Most likely, what comes to mind when you think about companies’ impeding the ability of a whistleblower to communicate with the SEC are allegations of overly ambitious confidentiality provisions in employment agreements or company policies. Not so in this case. In April, the SEC issued an Order in connection with a settled action charging David Hansen, a co-founder and officer of NS8, Inc., a privately held fraud-detection technology company, with violating the whistleblower protections of the Exchange Act. The SEC alleged that, after an NS8 employee raised concerns to Hansen about a possible securities law violation, Hansen took action to limit the employee’s access to the company’s IT systems. The SEC charged that these actions impeded the employee’s ability to communicate with the SEC in violation of Rule 21F-17(a) and imposed a $97,000 civil penalty. SEC Commissioner Hester Peirce dissented, contending that the SEC’s Order “does not explain what, precisely, Mr. Hansen did to hinder or obstruct direct communication between the NS8 Employee and the Commission.”
In February 2018, SCOTUS handed down its decision in Digital Realty v. Somers, holding that the Dodd-Frank whistleblower anti-retaliation protections apply only if the whistleblower blows the whistle all the way to the SEC; internal reporting to the company alone would not suffice. As Justice Gorsuch remarked during oral argument, the Justices were largely “stuck on the plain language” of the statute. However, by requiring SEC reporting as a predicate, it was widely thought that the decision might have a somewhat perverse impact: while the win by Digital would limit the liability of companies under Dodd-Frank for retaliation against whistleblowers who did not report to the SEC, the holding that whistleblowers were not protected unless they reported to the SEC could well discourage internal reporting by driving all securities-law whistleblowers directly to the SEC to ensure their protection from retaliation under the statute—which just might not be a consequence that many companies would favor. (See this PubCo post.)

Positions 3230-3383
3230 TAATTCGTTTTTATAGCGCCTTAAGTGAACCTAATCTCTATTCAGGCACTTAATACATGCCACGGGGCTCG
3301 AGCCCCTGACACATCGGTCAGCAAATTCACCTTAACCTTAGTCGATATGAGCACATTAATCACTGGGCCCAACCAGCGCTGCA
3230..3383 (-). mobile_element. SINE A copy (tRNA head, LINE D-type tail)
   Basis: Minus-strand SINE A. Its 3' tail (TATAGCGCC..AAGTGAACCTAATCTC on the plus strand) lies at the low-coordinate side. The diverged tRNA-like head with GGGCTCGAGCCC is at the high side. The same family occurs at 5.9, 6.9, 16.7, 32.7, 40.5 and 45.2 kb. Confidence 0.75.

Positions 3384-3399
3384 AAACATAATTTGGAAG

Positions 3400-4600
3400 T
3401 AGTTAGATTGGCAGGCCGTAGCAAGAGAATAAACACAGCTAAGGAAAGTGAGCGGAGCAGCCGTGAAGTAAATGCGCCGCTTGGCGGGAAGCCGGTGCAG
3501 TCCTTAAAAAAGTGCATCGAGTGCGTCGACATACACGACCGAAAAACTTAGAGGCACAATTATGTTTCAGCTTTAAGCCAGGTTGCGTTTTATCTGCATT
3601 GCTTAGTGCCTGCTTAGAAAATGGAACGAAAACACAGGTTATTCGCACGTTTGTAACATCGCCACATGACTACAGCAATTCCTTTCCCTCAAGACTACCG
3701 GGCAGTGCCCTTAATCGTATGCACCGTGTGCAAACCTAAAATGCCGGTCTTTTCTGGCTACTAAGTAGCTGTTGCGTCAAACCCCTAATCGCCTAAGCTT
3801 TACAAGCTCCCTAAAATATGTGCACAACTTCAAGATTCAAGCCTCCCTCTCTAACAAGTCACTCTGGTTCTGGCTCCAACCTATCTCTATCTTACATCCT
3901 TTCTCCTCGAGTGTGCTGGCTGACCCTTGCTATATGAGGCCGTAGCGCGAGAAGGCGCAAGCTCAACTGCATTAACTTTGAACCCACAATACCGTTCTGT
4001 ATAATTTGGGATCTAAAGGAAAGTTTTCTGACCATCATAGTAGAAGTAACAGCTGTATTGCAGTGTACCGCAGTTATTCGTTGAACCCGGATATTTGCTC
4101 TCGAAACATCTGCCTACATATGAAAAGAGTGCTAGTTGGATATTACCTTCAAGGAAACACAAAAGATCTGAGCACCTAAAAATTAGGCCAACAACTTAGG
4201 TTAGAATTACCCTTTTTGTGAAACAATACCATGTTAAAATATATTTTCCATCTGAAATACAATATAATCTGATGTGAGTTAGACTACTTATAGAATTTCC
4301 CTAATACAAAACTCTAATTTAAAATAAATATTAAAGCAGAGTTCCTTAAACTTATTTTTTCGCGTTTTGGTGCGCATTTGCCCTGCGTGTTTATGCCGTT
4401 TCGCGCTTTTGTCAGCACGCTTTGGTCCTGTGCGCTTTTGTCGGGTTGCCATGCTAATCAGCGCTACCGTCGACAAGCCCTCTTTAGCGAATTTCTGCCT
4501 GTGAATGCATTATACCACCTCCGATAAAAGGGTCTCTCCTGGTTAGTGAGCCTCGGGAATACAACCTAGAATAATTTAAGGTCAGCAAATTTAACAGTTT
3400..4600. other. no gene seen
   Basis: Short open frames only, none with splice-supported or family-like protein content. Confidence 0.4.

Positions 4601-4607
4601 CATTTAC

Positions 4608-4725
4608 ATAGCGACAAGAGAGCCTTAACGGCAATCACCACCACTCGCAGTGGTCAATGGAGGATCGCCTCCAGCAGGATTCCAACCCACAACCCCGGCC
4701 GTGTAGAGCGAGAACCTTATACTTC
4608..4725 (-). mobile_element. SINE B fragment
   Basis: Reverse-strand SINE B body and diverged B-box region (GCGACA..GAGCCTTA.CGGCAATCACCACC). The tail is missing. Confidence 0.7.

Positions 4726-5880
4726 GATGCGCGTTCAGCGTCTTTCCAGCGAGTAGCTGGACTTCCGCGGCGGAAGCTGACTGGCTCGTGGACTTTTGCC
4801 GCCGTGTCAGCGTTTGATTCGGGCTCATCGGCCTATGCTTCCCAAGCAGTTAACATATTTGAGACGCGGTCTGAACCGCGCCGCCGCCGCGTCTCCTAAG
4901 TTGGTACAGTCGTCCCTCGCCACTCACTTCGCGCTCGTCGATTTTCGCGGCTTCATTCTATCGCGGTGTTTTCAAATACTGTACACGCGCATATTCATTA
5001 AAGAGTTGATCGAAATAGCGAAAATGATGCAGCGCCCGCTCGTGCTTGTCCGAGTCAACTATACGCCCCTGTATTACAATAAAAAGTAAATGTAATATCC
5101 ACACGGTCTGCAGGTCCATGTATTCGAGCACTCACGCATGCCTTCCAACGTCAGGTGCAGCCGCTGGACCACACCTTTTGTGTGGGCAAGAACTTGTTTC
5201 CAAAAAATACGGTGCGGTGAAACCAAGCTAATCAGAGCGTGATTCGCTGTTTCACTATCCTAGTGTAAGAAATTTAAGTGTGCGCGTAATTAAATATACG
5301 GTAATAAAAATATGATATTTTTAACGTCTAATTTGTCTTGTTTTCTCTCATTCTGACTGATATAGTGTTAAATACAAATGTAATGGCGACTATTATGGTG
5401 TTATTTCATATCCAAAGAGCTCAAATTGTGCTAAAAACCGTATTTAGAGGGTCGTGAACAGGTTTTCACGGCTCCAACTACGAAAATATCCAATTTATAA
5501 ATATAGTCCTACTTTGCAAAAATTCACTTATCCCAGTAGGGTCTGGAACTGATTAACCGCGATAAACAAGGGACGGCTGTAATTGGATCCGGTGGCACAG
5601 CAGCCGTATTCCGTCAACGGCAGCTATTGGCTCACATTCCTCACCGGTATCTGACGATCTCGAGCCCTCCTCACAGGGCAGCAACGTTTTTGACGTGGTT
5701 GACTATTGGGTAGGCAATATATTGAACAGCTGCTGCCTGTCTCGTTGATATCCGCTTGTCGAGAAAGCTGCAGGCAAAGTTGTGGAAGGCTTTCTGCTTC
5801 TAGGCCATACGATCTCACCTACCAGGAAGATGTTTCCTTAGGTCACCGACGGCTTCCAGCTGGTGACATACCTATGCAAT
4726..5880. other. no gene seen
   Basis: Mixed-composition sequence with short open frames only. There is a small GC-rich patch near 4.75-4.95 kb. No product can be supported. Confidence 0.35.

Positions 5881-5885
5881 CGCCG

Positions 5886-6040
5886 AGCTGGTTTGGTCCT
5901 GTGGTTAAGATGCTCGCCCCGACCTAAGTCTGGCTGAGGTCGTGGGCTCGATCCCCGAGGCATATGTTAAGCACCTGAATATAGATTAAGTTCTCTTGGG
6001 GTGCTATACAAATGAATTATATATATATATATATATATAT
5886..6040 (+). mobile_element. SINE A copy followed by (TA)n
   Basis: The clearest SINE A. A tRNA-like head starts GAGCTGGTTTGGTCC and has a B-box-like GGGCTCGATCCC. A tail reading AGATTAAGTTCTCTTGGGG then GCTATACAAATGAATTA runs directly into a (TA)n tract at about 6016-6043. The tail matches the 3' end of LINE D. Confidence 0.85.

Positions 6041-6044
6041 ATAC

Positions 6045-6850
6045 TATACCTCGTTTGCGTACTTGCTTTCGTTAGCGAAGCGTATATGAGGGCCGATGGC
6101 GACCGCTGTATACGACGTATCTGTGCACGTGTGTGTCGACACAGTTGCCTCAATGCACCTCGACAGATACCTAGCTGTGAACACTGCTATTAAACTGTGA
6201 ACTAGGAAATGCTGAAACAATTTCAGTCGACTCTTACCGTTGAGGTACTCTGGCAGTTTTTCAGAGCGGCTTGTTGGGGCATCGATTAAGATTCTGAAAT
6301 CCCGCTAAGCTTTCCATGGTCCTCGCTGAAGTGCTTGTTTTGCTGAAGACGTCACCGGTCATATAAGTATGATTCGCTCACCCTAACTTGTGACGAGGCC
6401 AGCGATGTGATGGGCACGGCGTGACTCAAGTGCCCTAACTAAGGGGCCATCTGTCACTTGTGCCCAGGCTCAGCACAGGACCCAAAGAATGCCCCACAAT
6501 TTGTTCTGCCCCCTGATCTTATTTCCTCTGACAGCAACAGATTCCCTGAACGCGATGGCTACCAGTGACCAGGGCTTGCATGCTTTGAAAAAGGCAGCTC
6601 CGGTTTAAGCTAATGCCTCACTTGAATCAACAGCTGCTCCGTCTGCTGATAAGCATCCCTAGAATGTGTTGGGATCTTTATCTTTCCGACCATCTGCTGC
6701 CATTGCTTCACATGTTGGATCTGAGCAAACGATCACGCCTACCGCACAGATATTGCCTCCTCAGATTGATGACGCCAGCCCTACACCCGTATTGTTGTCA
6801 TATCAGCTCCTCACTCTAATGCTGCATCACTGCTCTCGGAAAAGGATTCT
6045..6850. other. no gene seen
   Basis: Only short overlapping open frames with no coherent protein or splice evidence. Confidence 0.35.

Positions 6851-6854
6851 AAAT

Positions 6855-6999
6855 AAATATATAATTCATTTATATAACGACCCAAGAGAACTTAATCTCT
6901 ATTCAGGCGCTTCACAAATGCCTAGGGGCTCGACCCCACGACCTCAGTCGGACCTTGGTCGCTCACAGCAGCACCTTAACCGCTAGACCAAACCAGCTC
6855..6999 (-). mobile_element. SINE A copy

Today, SCOTUS handed down its decision in Digital Realty v. Somers, a case addressing the split in the circuits regarding the application of the Dodd-Frank whistleblower anti-retaliation protections: do the protections apply regardless of whether the whistleblower blows the whistle all the way to the SEC or just reports internally to the company? You might recall that during the oral argument, the Justices seemed to signal that the plain language of the statute was clear and controlling, thus suggesting that they were likely to decide for Digital, interpreting the definition of “whistleblower” in the Dodd-Frank anti-retaliation provision narrowly to require SEC reporting as a predicate. There were no surprises. As Justice Gorsuch remarked during oral argument, the Justices were largely “stuck on the plain language.” The result may have an ironic impact: while the win by Digital will limit the liability of companies under Dodd-Frank for retaliation against whistleblowers who do not report to the SEC, the holding that whistleblowers are not protected unless they report to the SEC may well drive all securities-law whistleblowers to the SEC to ensure their protection from retaliation under the statute—which just might not be a consequence that many companies would favor.
Second Circuit defers to SEC interpretation of “whistleblower” for purposes of retaliation suit under Dodd-Frank
by Cydney Posner In Berman v. Neo@Ogilvy LLC, a three-judge panel of the Second Circuit reversed and remanded a decision of the SDNY, which had dismissed a claim for retaliation by a former employee on the basis that Dodd-Frank’s whistleblower protections apply only to employees discharged for reporting violations to […]